Oxitec hiding behind questionable statements
26 September 2019 / Oxitec is casting doubt on a recently published scientific paper reporting the uncontrolled spread of genetically engineered mosquitoes in Brazil. The company is saying that only about five percent of the insects would have survived, and there are no indications that they would spread in future. In addition, they say there is no evidence to show that the transgenes have actually spread with the mosquitoes which survived the trials. However, the claims made by Oxitec are scientifically unconvincing.
The paper reports that numerous offspring of the genetically engineered mosquitoes did indeed survive and are spreading further. According to the researchers, between 10-60 percent of the mosquitoes in the affected region carry parts of the genome of the mosquitoes released in the trials. Parts of their genome have even spread to neighbouring regions where no such trials were conducted.
Testbiotech took a closer look at the claims made by Oxitec calling the research results into question, and concluded that they are scientifically questionable. Testbiotech recommends to handle genetically engineered organisms that can spread and propagate in the environment with much more precaution and accuracy:
(1) It is problematic that Oxitec cannot provide any data to prove that the transgenic gene constructs have not spread into the environment. This is a failure of the company not implementing its responsibilities. It is, in fact, indisputable that the mosquitoes used in the trials have spread. This makes it very likely that the transgenic constructs in these mosquitoes have also spread. As long as there is no reliable data proving otherwise, it must be assumed that this is the most credible assumption.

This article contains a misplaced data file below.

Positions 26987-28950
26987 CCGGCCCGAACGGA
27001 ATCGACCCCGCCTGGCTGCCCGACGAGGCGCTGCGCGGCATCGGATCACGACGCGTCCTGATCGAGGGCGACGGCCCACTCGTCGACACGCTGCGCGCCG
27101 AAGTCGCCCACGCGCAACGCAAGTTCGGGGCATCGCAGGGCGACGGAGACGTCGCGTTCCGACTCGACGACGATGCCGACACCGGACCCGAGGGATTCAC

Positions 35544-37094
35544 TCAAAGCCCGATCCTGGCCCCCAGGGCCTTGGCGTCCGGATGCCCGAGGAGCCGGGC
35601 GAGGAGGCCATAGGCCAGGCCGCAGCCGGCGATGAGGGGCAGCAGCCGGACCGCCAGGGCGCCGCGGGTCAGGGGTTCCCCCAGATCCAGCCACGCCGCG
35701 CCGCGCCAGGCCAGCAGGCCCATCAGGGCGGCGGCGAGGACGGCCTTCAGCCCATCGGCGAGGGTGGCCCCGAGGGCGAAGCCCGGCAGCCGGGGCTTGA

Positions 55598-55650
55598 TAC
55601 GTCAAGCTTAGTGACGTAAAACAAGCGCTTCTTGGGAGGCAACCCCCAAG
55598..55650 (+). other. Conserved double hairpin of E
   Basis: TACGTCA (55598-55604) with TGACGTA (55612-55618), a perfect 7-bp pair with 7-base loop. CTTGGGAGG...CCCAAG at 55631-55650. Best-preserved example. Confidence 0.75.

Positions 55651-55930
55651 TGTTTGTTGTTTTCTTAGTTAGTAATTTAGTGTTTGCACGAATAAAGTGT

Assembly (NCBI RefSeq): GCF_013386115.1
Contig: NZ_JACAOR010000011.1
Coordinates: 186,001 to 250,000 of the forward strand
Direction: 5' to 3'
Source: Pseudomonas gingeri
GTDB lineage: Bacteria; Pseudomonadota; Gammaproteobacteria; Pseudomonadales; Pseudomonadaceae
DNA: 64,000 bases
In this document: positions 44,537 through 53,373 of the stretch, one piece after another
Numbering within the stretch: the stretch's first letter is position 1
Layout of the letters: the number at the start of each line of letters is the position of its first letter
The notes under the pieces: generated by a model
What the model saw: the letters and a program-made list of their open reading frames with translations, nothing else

(2) The claims made by Oxitec saying that the surviving mosquitoes had a mortality rate of 95% assume that the additional gene constructs in the genome of the mosquitoes are actually present and functional. However, Oxitec does not consider that in case there is a transfer to subsequent generations, the structure and the function of the inserted genes can also change.
(3) The claims made by Oxitec regarding the expected survival rate of up to 5% of the genetically engineered mosquitoes and the safety of their technology are not convincing. 5% of over 50 million mosquitoes that were, according to the published paper, released in Jacobina, is not negligible. It is not unlikely that some progeny of these mosquitoes can persist in the environment for longer periods of time and thereby show unexpected traits.
(4) Contrary to the statement of Oxitec denying that hybrid vigor (or enhanced fitness) can be expected in the offspring, it is, from the perspective of evolutionary biology, more likely that such effects do occur. It is indisputable that a hybridisation of the Brazilian mosquitoes with mosquito species originating from Mexico and Cuba used in the genetic engineering trials, has occurred. There are reasons for concern that at least some of the offspring will show higher fitness than native mosquitoes. Biological traits of the hybrid offspring are often broader compared to those of the original populations. How this will affect the mosquito populations in the long-term is difficult to predict. The fact that Oxitec does not mention these risks is misleading.
A recently finished pilot project carried out with the involvement of Testbiotech (GeneTip) shows: offspring of genetically engineered organisms that are able to spread and propagate in the environment, may have other, unpredictable traits than those originally bred in the laboratory. Therefore, GE organisms should never be released if no effective measures are in place for a reliable control of their spatio-temporal distribution. Without such limitations and restrictions the risks associated with such releases cannot be reliably assessed.
This problem is particularly relevant for new trials planned by Oxitec: in future releases, the male offspring of genetically engineered mosquitoes are intended to survive and mate in wild populations. The risk that these trials may get out of control cannot be denied. Some years ago, Oxitec filed applications for field trials in Spain of genetically engineered olive flies with similar genetic characteristics. They withdrew the applications after critical reports. It is a matter of concern that similar insects are intended to be released in other regions.
Testbiotech believes that Oxitec is under great pressure from investors of the US parent company, Intrexon. In the face of a narrow profit margin, there appears to be the willingness to take risks which might otherwise be avoided.
Christoph Then, email@example.com, Tel + 49 15154638040